Cold calling and prospective emails and messages on social platforms are far from dead. We all know it is time-intensive but the good news is if you’re the one getting this task underway, you can really easily target your audience through LinkedIn searches. Whilst the level of non-engagement is high, those who do want to find out more are usually at a stage in their buying cycle where they have a specific interest or need for your product/service, so you’re on for a good opportunity. The key to this is patience and pacing yourself, it can be soul-destroying if you’re not hard as nails to take the continual knock-backs, but also be organised in your reach outs. Think carefully about who you want to go after and who is most likely to stop and give you some time to demonstrate why they need you and/or your product or service in their lives. You’re going to need to do a lot of these to get any sort of return on investment so be savvy with who you target and be organised in your approach.
Being brilliant at what you do is what sells, so make sure you’re finding opportunities to get your voice heard. This doesn’t mean try and find opportunities to just talk about what you have to offer in terms of product or service, instead find opportunities to demonstrate you’re an expert in your field; where you can build trust and credibility. This is what people buy into, not products or services. If you can gain their trust, then you’re halfway there.
In a similar vein to number 7, promoting yourself and your business as one which is willing to share insights and aid others can be incredibly strong. Consider hosting webinars or when restrictions allow, face to face events, that are either free or a nominal cost. Both of these require a lot of effort upfront and investment of time, but it’s a great way to target key prospects and to start to build a relationship with them. Remember to always expect only circa 50% that sign up to attend but don’t stop there, those who have signed up are still warm leads so make sure you’re following up with some marketing aimed at them, as well as using the event to market to the prospects who have attended.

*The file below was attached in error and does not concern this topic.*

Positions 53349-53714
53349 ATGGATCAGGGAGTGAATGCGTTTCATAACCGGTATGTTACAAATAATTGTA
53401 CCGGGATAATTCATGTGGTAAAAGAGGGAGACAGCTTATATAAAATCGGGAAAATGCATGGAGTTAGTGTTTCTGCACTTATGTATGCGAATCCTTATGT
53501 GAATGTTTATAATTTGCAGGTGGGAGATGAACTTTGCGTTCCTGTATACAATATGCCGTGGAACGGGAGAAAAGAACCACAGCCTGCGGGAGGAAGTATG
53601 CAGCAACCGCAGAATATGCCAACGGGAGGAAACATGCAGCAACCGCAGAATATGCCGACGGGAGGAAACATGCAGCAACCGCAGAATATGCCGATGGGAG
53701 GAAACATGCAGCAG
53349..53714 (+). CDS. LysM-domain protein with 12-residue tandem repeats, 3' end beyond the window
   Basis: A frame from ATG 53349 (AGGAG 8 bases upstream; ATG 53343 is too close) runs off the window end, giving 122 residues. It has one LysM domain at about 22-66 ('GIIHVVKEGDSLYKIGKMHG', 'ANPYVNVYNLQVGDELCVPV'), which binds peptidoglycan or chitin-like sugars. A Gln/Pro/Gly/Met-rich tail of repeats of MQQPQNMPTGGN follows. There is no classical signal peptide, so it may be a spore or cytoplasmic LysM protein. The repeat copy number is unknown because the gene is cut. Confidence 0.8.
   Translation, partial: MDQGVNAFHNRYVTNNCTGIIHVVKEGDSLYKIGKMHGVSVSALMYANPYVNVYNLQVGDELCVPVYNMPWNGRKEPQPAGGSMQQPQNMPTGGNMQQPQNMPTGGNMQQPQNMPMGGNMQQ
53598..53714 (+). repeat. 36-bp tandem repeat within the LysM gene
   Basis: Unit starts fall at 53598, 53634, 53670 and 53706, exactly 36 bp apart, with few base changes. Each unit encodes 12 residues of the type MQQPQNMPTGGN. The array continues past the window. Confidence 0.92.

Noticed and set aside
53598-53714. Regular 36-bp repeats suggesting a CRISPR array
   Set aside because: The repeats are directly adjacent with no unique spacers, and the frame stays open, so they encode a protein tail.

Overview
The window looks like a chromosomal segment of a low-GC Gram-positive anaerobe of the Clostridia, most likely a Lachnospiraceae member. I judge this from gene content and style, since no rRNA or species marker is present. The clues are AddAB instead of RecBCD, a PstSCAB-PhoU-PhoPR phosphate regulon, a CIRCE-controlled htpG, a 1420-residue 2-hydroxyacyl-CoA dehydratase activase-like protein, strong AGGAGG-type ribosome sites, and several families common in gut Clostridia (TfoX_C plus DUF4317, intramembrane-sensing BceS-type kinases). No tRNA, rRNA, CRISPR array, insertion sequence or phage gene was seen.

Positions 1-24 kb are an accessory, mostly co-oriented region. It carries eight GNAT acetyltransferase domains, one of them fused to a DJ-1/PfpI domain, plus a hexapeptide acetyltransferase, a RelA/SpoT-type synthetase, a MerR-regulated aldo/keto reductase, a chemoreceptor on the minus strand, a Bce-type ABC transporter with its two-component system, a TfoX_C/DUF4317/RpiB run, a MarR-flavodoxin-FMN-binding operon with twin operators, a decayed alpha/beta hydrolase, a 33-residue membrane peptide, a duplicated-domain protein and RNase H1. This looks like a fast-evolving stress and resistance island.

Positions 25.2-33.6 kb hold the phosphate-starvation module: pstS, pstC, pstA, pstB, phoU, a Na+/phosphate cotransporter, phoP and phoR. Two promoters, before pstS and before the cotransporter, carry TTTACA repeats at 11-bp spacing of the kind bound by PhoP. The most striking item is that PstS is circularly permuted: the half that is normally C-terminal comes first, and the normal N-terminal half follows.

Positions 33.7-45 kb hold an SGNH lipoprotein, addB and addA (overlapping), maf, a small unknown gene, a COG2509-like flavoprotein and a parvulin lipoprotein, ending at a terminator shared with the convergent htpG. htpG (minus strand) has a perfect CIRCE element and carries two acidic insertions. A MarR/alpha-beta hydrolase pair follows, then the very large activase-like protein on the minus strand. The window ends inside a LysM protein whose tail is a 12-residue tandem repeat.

There’s definitely a theme building here if you don’t have marketing budgets. The key to managing to successfully market yourself comes down to offering something to your audience for nothing. It is very rare people buy into a new product or service without experiencing something about it. For example, Nespresso had a brilliant deal earlier this month where you could get one of their coffee machines for free if you bought enough of their coffee pods. A great offer but that alone still wasn’t enough to convert me into a sale. What actually pushed me over the edge to commit to buying 200 pods to get a new machine was some of their content on their social channels. I was inspired by their recipes to make delicious iced lattes at home, I was inspired to set up my own Nespresso coffee station like others they shared from user-generated content and I bought into the fact that Nespresso would better my life. The offer was good but it was their content that they had created and shared that made me make the decision to commit to a purchase. Don’t forget you can reuse, rework and refresh older content too – this is more time savvy and works equally well!
Finally, don’t forget those who are already ambassadors of your service or product. Your happy customers are the best marketing tool you’ve got, so give them the opportunity to help you. Whether it’s using your social channels to encourage them to share user generate content or it’s requesting testimonials and reviews from them, customers are more often than not very happy to share positive experiences with their friends, family and others more widely. Word of mouth should also not be underestimated. Consider every opportunity you have to interact with your customer and find those ‘golden moments’ to ask them or provide them with an opportunity to speak positively about their experiences.
So, what are you waiting for? There are so many opportunities to be marketing yourself even if you’ve had your budget reduced, slashed or it’s yet to ever have existed. And if you’re after more insights then read the rest of our Budget Cuts series of blogs.